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The Costa Blanca (Spanish: 'White Coast') is a 200 km-long coastline of Alicante (province). It is very popular with British, German, and Scandinavian tourists.


  • 1 Dénia (Spanish: Denia)
  • 2 Xàbia (Spanish: Jávea)
  • 3 Moraira
  • 4 Calp (Spanish: Calpe)
  • 5 Altea
  • 6 Guadalest – an especially scenic mountain village.
  • 7 Benidorm – known mostly for its British residents and tourists.
  • 8 Villajoyosa (Valencian: La Vila Joiosa)
  • 9 Alicante (Valencian: Alacant) – the provincial capital and largest city.
  • 10 Elche (Valencian: Elx) – one of the world's largest palm groves, inscribed on the UNESCO World Heritage List.
  • 11 Santa Pola
  • 12 Torrevieja (Valencian: Torrevella) – cheap southern resort famous mainly for the lovely beaches and a high percentage of expatriates.

Other destinations[edit]


The Costa Blanca district of Spain spans from south of Valencia, past the shores of Benidorm and Alicante to Torrevieja in the south.

The Costa Blanca has two striking areas, Costa Blanca North (also known as the Marina Alta) and Costa Blanca South (the Marina Bajo). The Northern part of the Costa Blanca features sea side towns and resorts such as Dénia, Jávea and Moraira to the far north. Further south larger resorts like Altea, Calpe, Benidorm, Alicante and Torrevieja attract millions of tourists annually.

Costa Blanca is decidedly a spectacular part of Spain in terms of nature, beaches and culture. With clean and immaculate beaches dipping into the crystal clear Mediterranean sea, flat fertile valleys and plenty of charming villages buzzing with traditional Spanish cultural events.

White sandy beaches, pleasant resorts and relatively cheap accommodation are the main features of the Costa Blanca from a traveler's perspective. The area is further blessed with stunning nature, hidden coves, the odd golf course and graciously adapted domestic areas. The grand mountain ranges provides vivid scenery to this gorgeous area and the ancient villages scattered along the coast has plenty of authentic Spanish life to be explored. The popularity of the Costa Blanca as a holiday destination is easy to comprehend.

Get in[edit]

By plane[edit]

Traveling to the Costa Blanca is relatively easy with multiple international airports, with the two main ones located in Valencia and Alicante.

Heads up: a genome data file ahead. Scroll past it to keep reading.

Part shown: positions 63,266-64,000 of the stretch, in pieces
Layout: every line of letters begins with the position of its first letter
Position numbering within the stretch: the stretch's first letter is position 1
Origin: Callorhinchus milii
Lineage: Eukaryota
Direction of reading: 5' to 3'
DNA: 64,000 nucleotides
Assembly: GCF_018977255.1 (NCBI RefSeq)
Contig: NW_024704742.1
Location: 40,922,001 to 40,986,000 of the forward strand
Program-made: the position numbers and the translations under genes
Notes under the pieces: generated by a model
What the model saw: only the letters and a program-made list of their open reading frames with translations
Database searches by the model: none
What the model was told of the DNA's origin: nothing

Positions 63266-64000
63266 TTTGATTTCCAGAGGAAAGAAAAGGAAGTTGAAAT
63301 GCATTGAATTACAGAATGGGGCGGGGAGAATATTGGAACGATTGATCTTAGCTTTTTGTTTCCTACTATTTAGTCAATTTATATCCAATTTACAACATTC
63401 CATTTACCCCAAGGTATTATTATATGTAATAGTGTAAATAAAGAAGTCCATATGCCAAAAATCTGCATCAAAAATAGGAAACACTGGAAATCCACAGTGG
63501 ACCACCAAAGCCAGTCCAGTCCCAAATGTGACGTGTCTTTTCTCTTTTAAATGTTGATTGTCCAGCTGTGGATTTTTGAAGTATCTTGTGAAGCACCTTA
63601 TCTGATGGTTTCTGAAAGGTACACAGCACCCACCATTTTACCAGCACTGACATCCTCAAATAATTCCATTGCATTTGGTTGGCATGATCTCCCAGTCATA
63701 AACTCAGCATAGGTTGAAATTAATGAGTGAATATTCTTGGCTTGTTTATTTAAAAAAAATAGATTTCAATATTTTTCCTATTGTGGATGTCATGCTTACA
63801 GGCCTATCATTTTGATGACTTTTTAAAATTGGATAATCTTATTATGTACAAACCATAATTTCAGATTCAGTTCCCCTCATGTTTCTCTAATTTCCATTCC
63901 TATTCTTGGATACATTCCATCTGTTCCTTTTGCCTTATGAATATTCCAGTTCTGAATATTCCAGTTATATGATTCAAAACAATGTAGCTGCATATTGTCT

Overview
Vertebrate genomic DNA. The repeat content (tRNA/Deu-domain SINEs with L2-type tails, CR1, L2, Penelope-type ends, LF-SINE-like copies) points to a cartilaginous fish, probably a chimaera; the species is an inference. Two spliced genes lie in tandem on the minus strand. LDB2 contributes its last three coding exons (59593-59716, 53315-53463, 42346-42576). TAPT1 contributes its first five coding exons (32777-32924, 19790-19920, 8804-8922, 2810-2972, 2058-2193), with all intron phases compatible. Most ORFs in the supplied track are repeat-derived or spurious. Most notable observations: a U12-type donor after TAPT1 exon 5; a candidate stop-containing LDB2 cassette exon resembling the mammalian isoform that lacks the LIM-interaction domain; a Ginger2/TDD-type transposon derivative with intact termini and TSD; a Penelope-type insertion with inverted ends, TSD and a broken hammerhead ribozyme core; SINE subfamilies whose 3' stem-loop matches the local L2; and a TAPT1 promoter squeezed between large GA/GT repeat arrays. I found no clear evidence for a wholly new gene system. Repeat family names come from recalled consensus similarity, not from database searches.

By rail[edit]

The Costa Blanca is connected to the rest of Spain through the national rail network, with high speed train connections through France and the rest or Europe via Alicante. Arriving passengers who intend to travel by light rail further north up the coast should note that in Alicante the main Renfe station is about 1 kilometre from the terminating station of the Alicante Tram.

By car[edit]

The spacious motorway A7 follows the coast south to cater for driving travelers to the region, from Barcelona through Valencia and on to Murcia.

Get around[edit]

By light rail[edit]

Tram Alicante
  • 1 Tram Alicante (el Trenet), +34 900 720 472. Customer service: M-F 06:00-23:00, Sa Su 06:15-22:40. Alicante's metropolitan light rail train connects all major settlements along the coast between Alicante and Dénia, with the exception of Xàbia and Moraira, and is great and affordable way to see the region with some scenic views along the coast. L1 (line 1) connects Alicante with Villajoyosa and Benidorm; travelers wishing to go further up the coast will need to change trains in Benidorm to L9.
    There are ticket machines (with a 5-language interface) on the train or in the main stations. Do buy a ticket, there are frequent checks. For travelers with smartphones, there is a helpful official app (iPhone and Android) with a route planner and timetables. Guide dogs and small pets in carriers are permitted.
    Single journey costs €1.35-7.15, depending on distance. TRAM Metropolità d'Alacant (Q2063567) on Wikidata Alicante Tram on Wikipedia

By bus[edit]

  • 2 Alsa. Operates a route connecting all major coastal settlements between Alicante and Dénia, and extending further north to Valencia. ALSA (Q294510) on Wikidata ALSA (bus company) on Wikipedia



  • Montgó. The mountain of Montgó is a mountain between Dénia and Jávea with a height of 753m (2,470feet). The proximity to the sea lends Montgo a spectacular visual impact



Stay safe[edit]

Crime on the Costa Blanca is lower than the European average, but higher than the Spanish average. The towns mainly plagued by crime are non-surprisingly the larger resorts such as Benidorm, Calp and Torrevieja, however the types of crime tends to mainly be petty theft, street hustling and similar as opposed to more dangerous forms of crime found elsewhere in the world.

The smaller resorts such as Moraira, Xàbia and Dénia are all but crime free. Normal common sense applies but it is perfectly safe to walk the streets alone at night.

Go next[edit]

This region travel guide to Costa Blanca is an outline and may need more content. It has a template, but there is not enough information present. If there are Cities and Other destinations listed, they may not all be at usable status or there may not be a valid regional structure and a "Get in" section describing all of the typical ways to get here. Please plunge forward and help it grow!